London, 13 September 2011

The fifth edition of The Cross-Media Forum 11-14 October, from leading global cross-media company Power to the Pixel, features a world-class line-up of speakers and industry experts.

His first time speaking in the UK, Jeff Gomez CEO Starlight Runner (Pirates of the Caribbean, Halo, Avatar) will present the keynote for the conference on 11 October. Additional talks come from Digital Emmy award-winning filmmaker Katerina Cizek; Christopher Sandberg, Founder of Emmy-awarded TV and new media production company The company P; Creative Director Digital at Aardman, Dan Efergan; Michel Reilhac, Executive Director of ARTE France Cinéma as well as Tero Kaukomaa, producer of the much-anticipated Finnish project Iron Sky, amongst others. The Cross-Media Forum is held in association with the BFI London Film Festival.

The conference covers the latest trends in audience behaviour and new business models in the cross-media and transmedia space. It is followed by The Pixel Market, a one-of-a-kind marketplace dedicated to financing international cross-media properties.

Chosen from nearly 100 applicants, 25 producer-led teams take part in one-to-one business meetings with potential partners and financiers from across the media industries. Project stories extend across media platforms including film, broadcast, gaming, online, interactive, publishing, live event, mobile/tablet. Selected projects include Cloud Chamber produced by regular Lars von Trier collaborator, Vibeke Windelov; Fort McMoney, a new project from David Dufresne, writer of multi-award-winning web documentary Prison Valley; Swandown, a collaboration from award-winning artist/filmmaker Andrew Kötting and author Iain Sinclair; Unspeak being produced by award-winning cross-media company Submarine, directed by film director, producer and long-time collaborator of Richard Linklater, Tommy Pallotta.

Nine of the teams go forward to The Pixel Pitch Competition on 12 October, backed by French/German broadcaster ARTE to compete for the £6,000 top prize. Projects are presented to a jury of international commissioning executives, decision-makers and financiers in front of an audience of Power to the Pixel delegates. The Pixel Pitch presents a unique opportunity to hear how cross-media projects are financed, and by whom.

The winner of the ARTE Pixel Pitch Prize will be announced at an evening awards ceremony on 13 October.

The Cross-Media Forum receives over 800 international delegates each year and is seen as an essential part of the calendar for anyone interested in exploring creative business and digital change.

“The Cross-Media Forum has built a global reputation to be the place where creators, financiers and entrepreneurs can discuss innovative ideas and business practices in a unique collaborative environment,” said founder Liz Rosenthal.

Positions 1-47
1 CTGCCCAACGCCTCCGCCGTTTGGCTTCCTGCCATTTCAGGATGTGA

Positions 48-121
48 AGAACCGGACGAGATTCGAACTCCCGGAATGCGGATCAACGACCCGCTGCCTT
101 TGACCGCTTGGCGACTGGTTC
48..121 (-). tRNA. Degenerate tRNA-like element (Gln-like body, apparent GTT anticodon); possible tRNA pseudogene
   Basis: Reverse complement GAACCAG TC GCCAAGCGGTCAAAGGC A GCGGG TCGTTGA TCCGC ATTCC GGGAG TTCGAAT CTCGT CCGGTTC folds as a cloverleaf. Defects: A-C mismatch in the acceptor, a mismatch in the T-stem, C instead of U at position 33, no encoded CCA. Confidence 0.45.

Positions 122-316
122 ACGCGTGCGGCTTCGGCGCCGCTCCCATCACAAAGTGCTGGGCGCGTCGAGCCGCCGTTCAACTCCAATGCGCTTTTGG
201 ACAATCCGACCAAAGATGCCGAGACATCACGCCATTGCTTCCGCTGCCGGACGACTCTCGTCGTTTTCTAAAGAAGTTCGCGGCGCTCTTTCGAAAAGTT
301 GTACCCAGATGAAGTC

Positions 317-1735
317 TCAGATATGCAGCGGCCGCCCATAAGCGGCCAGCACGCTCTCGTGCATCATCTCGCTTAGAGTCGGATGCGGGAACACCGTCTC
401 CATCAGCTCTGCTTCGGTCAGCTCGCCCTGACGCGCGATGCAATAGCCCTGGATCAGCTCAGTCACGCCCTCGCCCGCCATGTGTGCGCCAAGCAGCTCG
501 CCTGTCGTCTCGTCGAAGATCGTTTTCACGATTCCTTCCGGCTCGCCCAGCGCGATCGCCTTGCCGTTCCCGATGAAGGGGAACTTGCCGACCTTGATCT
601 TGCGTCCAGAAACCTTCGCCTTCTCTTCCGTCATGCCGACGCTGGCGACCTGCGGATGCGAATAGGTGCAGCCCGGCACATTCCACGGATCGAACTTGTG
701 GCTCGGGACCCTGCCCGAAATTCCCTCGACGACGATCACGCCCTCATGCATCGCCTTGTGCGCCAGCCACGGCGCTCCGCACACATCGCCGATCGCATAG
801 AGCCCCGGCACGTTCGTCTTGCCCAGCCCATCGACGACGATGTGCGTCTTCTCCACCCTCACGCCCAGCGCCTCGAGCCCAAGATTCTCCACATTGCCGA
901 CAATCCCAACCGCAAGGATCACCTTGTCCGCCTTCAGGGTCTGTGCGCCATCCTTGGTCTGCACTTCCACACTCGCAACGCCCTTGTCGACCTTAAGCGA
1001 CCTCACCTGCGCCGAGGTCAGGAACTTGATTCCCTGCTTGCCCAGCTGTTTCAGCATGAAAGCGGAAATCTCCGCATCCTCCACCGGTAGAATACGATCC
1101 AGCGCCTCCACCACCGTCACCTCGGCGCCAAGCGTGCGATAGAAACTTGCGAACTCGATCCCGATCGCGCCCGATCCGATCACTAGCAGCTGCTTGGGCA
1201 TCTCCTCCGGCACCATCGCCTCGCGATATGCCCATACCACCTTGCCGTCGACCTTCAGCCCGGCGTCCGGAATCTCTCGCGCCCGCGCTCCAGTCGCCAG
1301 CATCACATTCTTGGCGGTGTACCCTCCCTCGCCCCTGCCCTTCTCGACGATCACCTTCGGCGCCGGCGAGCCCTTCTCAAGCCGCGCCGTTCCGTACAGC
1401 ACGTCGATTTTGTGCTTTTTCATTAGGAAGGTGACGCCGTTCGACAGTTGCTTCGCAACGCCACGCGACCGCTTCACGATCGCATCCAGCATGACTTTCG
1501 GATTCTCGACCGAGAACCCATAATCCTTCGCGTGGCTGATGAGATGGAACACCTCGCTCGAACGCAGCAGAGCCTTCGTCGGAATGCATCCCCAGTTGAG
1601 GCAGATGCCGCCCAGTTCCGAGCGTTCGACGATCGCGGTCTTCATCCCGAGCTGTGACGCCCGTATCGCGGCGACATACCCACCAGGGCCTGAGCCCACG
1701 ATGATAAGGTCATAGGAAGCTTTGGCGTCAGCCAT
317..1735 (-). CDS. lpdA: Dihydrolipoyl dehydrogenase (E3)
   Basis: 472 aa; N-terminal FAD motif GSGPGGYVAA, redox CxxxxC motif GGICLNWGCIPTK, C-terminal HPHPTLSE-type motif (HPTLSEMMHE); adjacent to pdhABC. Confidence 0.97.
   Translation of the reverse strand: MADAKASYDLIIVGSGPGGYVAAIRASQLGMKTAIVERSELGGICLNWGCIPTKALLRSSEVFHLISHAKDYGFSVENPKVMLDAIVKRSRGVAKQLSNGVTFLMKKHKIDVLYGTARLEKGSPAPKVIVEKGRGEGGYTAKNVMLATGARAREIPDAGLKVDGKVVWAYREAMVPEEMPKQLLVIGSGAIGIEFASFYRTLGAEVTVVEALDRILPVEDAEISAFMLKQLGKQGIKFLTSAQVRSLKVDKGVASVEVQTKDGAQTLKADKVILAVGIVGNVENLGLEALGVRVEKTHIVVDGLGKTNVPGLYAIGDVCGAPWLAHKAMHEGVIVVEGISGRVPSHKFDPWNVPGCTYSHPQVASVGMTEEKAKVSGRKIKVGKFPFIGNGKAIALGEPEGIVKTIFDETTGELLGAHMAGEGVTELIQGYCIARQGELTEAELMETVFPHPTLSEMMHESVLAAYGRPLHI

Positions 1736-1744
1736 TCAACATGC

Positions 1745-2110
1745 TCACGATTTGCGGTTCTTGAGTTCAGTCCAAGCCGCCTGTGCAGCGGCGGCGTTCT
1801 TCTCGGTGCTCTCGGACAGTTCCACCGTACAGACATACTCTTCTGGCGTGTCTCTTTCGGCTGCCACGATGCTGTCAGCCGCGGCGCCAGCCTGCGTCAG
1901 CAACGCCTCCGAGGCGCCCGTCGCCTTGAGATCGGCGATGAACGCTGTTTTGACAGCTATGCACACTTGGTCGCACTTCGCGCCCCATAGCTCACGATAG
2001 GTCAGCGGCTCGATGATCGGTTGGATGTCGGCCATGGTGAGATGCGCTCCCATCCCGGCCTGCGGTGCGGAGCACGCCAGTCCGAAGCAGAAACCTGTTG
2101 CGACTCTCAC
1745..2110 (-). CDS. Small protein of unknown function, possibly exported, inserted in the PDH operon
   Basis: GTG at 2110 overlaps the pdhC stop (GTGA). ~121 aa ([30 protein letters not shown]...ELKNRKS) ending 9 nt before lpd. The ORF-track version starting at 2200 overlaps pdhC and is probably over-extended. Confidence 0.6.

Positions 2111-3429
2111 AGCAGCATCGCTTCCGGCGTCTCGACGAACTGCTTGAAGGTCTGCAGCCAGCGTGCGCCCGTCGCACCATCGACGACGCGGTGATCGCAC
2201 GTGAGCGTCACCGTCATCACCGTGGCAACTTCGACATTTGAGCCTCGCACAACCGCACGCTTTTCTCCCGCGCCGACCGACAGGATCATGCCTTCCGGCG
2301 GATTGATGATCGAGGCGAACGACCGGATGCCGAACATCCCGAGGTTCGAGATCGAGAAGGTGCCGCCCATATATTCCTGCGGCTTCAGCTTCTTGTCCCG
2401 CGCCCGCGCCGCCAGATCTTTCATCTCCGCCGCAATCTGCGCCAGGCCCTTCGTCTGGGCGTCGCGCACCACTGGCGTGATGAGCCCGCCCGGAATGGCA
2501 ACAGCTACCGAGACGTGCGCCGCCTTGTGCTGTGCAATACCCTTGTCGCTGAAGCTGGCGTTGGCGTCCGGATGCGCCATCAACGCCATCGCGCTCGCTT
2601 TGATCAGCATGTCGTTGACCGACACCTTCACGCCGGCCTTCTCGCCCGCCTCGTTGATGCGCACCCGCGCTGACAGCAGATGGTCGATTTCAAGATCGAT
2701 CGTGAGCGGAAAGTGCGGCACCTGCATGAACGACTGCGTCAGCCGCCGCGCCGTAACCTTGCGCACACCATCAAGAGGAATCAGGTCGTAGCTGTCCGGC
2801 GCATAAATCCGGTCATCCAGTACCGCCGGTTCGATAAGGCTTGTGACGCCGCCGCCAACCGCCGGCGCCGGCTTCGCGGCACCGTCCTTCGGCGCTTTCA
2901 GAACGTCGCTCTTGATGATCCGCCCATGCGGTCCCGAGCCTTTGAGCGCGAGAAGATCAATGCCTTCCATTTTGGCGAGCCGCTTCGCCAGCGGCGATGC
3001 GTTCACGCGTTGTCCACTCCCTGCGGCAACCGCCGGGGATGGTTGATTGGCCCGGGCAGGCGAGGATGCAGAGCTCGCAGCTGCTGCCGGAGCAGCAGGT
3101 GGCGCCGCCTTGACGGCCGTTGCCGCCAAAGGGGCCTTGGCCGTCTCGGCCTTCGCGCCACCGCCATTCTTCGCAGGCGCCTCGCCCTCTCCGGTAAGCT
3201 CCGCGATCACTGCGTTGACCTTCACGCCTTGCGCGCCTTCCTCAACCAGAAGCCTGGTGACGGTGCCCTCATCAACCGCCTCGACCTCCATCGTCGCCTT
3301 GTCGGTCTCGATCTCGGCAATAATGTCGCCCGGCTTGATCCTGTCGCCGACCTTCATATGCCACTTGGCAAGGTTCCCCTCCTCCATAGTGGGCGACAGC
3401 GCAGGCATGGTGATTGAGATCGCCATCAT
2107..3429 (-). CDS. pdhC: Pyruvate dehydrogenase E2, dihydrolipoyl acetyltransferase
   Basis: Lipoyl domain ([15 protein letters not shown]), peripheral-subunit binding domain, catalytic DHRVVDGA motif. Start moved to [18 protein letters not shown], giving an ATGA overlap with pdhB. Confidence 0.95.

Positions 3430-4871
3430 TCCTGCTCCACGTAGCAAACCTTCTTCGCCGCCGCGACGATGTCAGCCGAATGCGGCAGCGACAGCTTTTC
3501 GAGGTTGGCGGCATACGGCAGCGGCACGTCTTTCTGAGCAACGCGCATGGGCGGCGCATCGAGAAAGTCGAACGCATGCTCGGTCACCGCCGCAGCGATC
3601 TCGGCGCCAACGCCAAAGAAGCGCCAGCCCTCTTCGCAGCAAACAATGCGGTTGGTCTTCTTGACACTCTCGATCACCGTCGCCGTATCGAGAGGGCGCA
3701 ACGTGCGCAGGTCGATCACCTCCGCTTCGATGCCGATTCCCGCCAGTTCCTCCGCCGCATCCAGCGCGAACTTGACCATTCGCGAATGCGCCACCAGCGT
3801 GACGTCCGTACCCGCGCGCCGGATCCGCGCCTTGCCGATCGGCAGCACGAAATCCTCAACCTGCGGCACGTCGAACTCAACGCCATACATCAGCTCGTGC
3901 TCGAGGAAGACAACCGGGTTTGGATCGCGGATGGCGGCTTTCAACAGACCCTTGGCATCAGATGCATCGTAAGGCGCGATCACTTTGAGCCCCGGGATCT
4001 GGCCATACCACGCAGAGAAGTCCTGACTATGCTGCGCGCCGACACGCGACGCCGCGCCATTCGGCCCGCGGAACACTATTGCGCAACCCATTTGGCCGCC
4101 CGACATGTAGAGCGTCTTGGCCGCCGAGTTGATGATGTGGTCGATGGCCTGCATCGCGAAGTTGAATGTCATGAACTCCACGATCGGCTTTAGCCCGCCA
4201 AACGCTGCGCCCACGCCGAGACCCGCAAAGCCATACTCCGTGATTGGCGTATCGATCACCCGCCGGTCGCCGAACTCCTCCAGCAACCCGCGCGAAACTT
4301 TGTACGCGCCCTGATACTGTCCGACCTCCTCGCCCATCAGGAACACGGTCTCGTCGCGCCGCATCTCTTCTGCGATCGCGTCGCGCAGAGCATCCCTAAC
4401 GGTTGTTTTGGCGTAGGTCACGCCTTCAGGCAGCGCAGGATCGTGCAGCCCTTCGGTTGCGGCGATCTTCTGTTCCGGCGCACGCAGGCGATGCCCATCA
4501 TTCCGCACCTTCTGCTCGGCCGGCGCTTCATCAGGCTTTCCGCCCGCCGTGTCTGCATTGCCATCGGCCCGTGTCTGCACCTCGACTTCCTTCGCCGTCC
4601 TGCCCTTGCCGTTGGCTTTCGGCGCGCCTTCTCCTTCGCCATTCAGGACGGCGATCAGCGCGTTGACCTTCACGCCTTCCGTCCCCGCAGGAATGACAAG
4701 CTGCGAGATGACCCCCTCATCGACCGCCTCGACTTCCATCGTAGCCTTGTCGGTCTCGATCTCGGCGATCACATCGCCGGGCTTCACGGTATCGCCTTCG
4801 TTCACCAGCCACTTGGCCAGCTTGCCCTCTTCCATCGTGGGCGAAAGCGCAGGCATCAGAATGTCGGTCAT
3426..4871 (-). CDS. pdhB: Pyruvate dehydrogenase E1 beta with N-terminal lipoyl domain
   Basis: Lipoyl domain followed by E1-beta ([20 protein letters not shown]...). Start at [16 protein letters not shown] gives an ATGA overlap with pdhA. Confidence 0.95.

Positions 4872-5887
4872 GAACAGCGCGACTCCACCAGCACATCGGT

“World-class experts will share their latest findings on new ways to tell stories, engage audiences and grow successful cross-media story properties.

“The Pixel Market is the only dedicated cross-media market and showcase in the world where you can meet commissioners and financiers from the film, broadcast, games, mobile, interactive, publishing and online worlds who are committed to investing in cross-media properties. We’re very excited about the high quality of projects and talent showcased in this year’s selection and look forward to facilitating new synergies and partnerships across industry silos."

The Pixel Market is supported by the Media Programme of the European Union. Additional support from BFI, Skillset Film Skills Fund, ARTE, Telefilm Canada, TorinoFilmLab

Costas Daskalakis, Head of MEDIA programme unit at EACEA said: "Cross-media projects have attracted a lot of attention over the last few years. MEDIA is happy to support events such as The Pixel Market so that they also attract funding. The MEDIA programme has developed an overall strategy to support cross-media projects including training, financial support for development, markets and distribution."

Dan Simmons, Head of Film (Acting) Skillset said: "The impact of digital and new technology continues to be a funding priority for Skillset under the UK’s film skills strategy ‘A Bigger Future 2’.

We have funded Power to the Pixel since its inception five years ago. Events such as The Pixel Lab and The Pixel Market are powerful opportunities for cross-media professionals - spanning different sectors of the creative industries - to network with leading digital pioneers; developing new business and transmedia opportunities in an international environment.”